Eq -base

package Eq
Haskell formula manipulation program Version 1.1.3
Equal :: ComparisonFunction
OpenGL Graphics.Rendering.OpenGL.GL.PerFragment
EqualP :: Type -> Type -> Pred
template-haskell Language.Haskell.TH.Syntax, template-haskell Language.Haskell.TH
> F a ~ Bool
Equals :: Token
haskell-src Language.Haskell.Lexer
Equiv :: LogicOp
OpenGL Graphics.Rendering.OpenGL.GL.PerFragment
package eq
Leibnizian equality Version 4.0
equal :: Array -> Int -> Array -> Int -> Int -> Bool
text Data.Text.Array
Compare portions of two arrays for equality. No bounds checking is performed.
equal :: (Eq a, Eq b, Graph gr) => gr a b -> gr a b -> Bool
fgl Data.Graph.Inductive.Graph
package equal-files
Shell command that finds files with equal content in a given set of files. This is useful for finding duplicates in a set of documents where the same document might have been stored by accident with different names. Use it like > equal-files `find my_dir -type f` or > find my_dir -type f | xargs equal-files If the file names contain spaces, better use > find my_dir -type f -printf "'%p'\n" | xargs equal-files or > equal_files -r my_dir The program reads all input files simultaneously, driven by sorting and grouping of their content. However be prepared that due to the simultaneous access you may exceed the admissible number of opened files. Thus you may prefer to run it like > equal_files -r -p 512 my_dir The program can be used as a nice example of a declarative yet efficient implementation of a non-trivial algorithm, that is enabled by lazy evaluation. Version 0.0.4
equalFilePath :: FilePath -> FilePath -> Bool
filepath System.FilePath.Windows, filepath System.FilePath.Posix
Equality of two FilePaths. If you call System.Directory.canonicalizePath first this has a much better chance of working. Note that this doesn't follow symlinks or DOSNAM~1s. > x == y ==> equalFilePath x y > normalise x == normalise y ==> equalFilePath x y > Posix: equalFilePath "foo" "foo/" > Posix: not (equalFilePath "foo" "/foo") > Posix: not (equalFilePath "foo" "FOO") > Windows: equalFilePath "foo" "FOO"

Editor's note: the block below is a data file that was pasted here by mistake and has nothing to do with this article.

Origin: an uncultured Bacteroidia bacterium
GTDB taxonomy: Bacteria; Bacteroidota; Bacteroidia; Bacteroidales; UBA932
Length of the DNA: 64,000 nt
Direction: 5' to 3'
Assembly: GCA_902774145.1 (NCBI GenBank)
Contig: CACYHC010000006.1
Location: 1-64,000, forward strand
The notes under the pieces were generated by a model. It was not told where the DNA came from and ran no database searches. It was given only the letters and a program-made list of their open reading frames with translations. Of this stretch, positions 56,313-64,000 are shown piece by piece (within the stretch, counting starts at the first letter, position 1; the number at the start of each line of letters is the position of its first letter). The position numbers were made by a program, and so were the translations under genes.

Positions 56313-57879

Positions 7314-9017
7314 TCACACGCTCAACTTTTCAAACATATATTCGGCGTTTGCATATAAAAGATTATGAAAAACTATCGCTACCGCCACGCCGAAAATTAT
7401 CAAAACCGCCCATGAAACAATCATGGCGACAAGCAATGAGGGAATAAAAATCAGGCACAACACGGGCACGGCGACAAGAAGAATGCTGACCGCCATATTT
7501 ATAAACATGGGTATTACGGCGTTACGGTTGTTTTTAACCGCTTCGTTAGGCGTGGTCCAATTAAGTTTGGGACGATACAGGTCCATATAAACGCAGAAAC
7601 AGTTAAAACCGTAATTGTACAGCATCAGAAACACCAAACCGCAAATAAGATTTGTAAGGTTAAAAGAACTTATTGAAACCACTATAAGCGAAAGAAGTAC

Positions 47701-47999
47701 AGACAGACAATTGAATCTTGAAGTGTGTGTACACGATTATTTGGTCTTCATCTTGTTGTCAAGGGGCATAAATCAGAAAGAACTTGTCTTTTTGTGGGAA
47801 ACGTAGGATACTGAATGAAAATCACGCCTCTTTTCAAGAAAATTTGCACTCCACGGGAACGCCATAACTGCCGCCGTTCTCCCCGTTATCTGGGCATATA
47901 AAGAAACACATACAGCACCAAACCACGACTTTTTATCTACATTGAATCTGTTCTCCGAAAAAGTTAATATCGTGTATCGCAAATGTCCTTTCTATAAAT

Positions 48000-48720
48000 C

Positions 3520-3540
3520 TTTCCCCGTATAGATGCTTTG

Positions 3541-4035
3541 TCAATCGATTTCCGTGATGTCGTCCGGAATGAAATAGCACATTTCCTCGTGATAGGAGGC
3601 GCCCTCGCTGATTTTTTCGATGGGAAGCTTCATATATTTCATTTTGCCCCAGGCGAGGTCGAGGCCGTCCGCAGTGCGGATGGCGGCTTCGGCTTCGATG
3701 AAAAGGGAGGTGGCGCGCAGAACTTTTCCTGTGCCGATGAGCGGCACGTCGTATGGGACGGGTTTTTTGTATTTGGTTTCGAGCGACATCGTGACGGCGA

equalP :: TypeQ -> TypeQ -> PredQ
template-haskell Language.Haskell.TH.Lib, template-haskell Language.Haskell.TH
equals :: Doc
pretty Text.PrettyPrint.HughesPJ, pretty Text.PrettyPrint
equals :: Doc
template-haskell Language.Haskell.TH.PprLib
A '=' character
package equational-reasoning
package equivalence
This is an implementation of Tarjan's Union-Find algorithm (Robert E. Tarjan. "Efficiency of a Good But Not Linear Set Union Algorithm", JACM 22(2), 1975) in order to maintain an equivalence relation. This implementation is a port of the union-find package using the ST monad transformer (instead of the IO monad). Version 0.2.3
package abstract-deque
An abstract interface to highly-parameterizable queues/deques. Background: There exists a feature space for queues that extends between: * simple, single-ended, non-concurrent, bounded queues * double-ended, threadsafe, growable queues ... with important points inbetween (such as the queues used for work-stealing). This package includes an interface for Deques that allows the programmer to use a single API for all of the above, while using the type-system to select an efficient implementation given the requirements (using type families). This package also includes a simple reference implementation based on IORef and Data.Sequence. Version 0.2.2
package alsa-seq
This package provides access to ALSA sequencer (MIDI support). For audio support see alsa-pcm. Included are some simple example programs. For more example programs including a GUI, see the alsa-gui programs. Version
package alsa-seq-tests
Tests for the ALSA sequencer library. Version 0.1
package approximate-equality
The purpose of this module is to provide newtype wrappers that allow one to effectively override the equality operator of a value so that it is approximate rather than exact. The wrappers use type annotations to specify the tolerance; the Digits type constructor has been provided for specifying the tolerance using type-level natural numbers.  Instances for all of the classes in the numerical hierarchy have been provided for the wrappers, so the wrapped values can mostly be used in the same way as the original values. (In fact, most of the time one doesn't even have to wrap the starting values, since expressions such as (1+sqrt 2/3) are automatically wrapped thanks to the fromIntegral method of the Num typeclass.) See the documentation for Data.Eq.Approximate for more detailed information on how to use this package. New in version 1.1:  Added explicit Show constraints to the Show instances, as the Num class in the newest version of GHC (wisely) no longer includes Show as a constraint. Version 1.1
ArithSeqE :: Range -> Exp
template-haskell Language.Haskell.TH.Syntax, template-haskell Language.Haskell.TH
> { [ 1 ,2 .. 10 ] }

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